Is the new French president, Nicolas Sarkozy, a neoconservative? Ever since his ascent to power, the French media have been brimming with various answers to that question. The debate comes as a surprise, since “neoconservative” has never been part of France’s political vocabulary. Until recently, a neoconservative could only be American—and use of the word was never complimentary.

But Sarkozy has never defined himself as a neoconservative, or even as a conservative, for that matter. He also avoids identification with the word “liberal” (in the European sense, meaning a classical liberal or a supporter of free markets). Instead, he presents himself as a doer—an efficient leader who will keep his promises, restore law and order, control immigration, and encourage hard work and entrepreneurship. Why then all the talk of neoconservatism?

First, by not being anti-American, by actually meeting George W. Bush during his campaign, Sarkozy has given legitimacy to American ideas. It is no longer unpatriotic to compare France with the United States in ways not necessarily favorable to France. Many French intellectuals who didn’t dare cite American ideas of capitalism and democracy suddenly can do so without finding themselves dismissed as traitors or mavericks.

Moreover, Sarkozy’s rhetoric finds common ground with that of certain American neoconservatives, including an emphasis on ethics, law and order, and the free market. Sarkozy repeatedly mentions that Christian values are the basis of his political convictions. (He does not say “Judeo-Christian” values, however, which might have been expected from a Catholic with Jewish ancestors! Perhaps he does not want to antagonize French Muslims and the anti-Semitic far Right; this is France, after all.)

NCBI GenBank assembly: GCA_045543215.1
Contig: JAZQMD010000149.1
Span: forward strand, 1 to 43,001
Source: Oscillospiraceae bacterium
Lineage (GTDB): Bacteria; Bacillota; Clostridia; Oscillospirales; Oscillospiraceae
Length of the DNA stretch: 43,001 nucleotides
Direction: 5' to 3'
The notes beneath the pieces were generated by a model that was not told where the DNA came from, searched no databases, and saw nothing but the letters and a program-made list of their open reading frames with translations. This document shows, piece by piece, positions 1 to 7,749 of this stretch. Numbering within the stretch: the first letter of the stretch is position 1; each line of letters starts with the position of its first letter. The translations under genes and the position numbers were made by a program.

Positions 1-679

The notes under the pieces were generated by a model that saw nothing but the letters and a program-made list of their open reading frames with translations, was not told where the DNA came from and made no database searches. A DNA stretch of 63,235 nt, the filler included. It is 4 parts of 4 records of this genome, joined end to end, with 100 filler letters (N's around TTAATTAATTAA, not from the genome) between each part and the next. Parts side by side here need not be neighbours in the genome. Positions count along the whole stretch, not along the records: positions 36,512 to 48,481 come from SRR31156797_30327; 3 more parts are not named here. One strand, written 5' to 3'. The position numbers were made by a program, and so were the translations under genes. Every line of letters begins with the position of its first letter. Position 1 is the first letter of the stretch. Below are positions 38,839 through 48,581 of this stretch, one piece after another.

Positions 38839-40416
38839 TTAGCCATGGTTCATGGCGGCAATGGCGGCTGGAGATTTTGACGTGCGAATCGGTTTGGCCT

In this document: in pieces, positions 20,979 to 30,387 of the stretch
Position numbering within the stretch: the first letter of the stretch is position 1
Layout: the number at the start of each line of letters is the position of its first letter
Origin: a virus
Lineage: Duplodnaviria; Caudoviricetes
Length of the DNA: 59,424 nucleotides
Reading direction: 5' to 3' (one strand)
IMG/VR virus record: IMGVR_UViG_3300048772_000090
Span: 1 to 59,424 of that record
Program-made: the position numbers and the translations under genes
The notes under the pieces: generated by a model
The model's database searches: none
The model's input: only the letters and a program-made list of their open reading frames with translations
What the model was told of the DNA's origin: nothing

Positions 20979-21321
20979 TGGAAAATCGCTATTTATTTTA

Another philosophical link between Sarkozy and American neoconservatives stems from his rejection of the student rebellions of May 1968, which he considers a source of moral relativism. This perspective isn’t exactly right, since May ’68 was in many respects a libertarian, anticommunist revolt. But the upheaval has become for many the symbol of a laissez-faire attitude toward socially destructive lifestyles. Thus, Sarkozy’s emphasis on law-and-order does have a neoconservative—even a Rudy Giuliani–like—aspect.

Sarkozy’s affinity with neoconservatism becomes more ambiguous, though, when the debate turns to economics. In order to fight the slow growth and high unemployment of the French economy, he strongly suggests that the French should work more and he celebrates entrepreneurship; the Socialists, by contrast, have promoted “job sharing”—two people’s sharing one full-time job—which outgoing president Jacques Chirac passively endorsed. But Sarkozy seems quite uncomfortable with economic globalization, and so far has advocated a mixture of free markets and national protectionism. He is, in other words, no disciple of Milton Friedman. But would U.S. neoconservatives act otherwise?

What about diplomacy? Since De Gaulle, France has taken the side of the Arab world, shown itself to be moderately anti-Israel, and exhibited zero enthusiasm for human rights issues. All this should change under Sarkozy. He is a vocal supporter of Israel’s security and demands harsh sanctions against any Iranian push to become a nuclear power. He has talked of Chinese and Russian human rights violations—not a frequent practice by French leaders, to say the least. His stance, though, may be more about protecting the French market against Chinese dumping than about promoting democracy.

Europe, more than the rest of the world, will be very much on Sarkozy’s mind. He is a strong believer in a “political Europe.” This is code for a view of the European Union as an economic, monetary, diplomatic, and military powerhouse, under a central command: a far-fetched dream that many French leaders have shared. In the name of this political Europe, Sarkozy is against the inclusion of any new members, such as Turkey, that would dilute European unity. There is, however, a major distinction between Sarkozy’s European dream and his forerunners’: Europe, according to Sarkozy, should not be anti-American. He is the first anti-anti-American political leader in France’s history. This is quite a revolution.

Sarkozy has taken the pulse of France. He has discovered that the old anti-American, anticapitalist ideology is dead, that the Marxist influence that long haunted the nation has finally vanished. His neoconservative agenda gives us an increasingly clear—and, for many, surprising—picture of contemporary French society.


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